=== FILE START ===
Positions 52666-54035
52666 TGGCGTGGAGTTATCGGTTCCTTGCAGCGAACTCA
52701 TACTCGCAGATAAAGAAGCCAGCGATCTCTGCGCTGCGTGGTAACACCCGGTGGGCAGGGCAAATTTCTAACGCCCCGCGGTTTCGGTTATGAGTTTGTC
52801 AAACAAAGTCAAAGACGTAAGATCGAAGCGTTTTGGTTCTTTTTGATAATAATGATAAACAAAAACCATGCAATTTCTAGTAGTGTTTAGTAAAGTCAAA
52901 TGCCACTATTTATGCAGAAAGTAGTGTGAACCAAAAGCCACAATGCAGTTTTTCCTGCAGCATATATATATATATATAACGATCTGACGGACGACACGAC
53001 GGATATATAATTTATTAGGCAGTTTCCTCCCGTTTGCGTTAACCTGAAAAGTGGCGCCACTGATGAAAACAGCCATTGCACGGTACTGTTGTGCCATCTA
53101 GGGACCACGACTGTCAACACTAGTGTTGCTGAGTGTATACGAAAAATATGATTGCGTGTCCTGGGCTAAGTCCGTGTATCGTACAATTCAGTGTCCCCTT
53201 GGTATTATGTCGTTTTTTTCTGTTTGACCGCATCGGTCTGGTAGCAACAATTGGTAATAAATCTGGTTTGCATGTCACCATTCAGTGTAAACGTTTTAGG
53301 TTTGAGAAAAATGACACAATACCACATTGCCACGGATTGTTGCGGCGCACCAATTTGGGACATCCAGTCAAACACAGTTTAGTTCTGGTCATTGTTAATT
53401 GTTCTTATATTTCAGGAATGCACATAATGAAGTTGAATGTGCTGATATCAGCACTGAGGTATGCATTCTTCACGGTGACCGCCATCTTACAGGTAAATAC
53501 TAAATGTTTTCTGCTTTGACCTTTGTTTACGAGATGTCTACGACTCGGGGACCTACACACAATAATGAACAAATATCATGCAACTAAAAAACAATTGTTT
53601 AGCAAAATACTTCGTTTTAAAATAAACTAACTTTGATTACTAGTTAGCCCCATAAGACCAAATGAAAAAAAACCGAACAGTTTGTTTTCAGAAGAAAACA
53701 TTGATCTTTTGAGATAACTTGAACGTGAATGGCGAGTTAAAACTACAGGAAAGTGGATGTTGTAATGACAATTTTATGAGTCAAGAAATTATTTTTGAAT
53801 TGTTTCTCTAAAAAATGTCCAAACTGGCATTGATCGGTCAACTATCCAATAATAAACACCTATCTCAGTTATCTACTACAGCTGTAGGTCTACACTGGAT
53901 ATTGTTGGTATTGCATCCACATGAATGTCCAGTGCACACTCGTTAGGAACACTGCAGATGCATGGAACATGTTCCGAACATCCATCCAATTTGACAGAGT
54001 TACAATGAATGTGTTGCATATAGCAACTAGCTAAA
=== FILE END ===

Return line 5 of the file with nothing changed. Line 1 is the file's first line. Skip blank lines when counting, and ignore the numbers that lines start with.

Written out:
52901 TGCCACTATTTATGCAGAAAGTAGTGTGAACCAAAAGCCACAATGCAGTTTTTCCTGCAGCATATATATATATATATAACGATCTGACGGACGACACGAC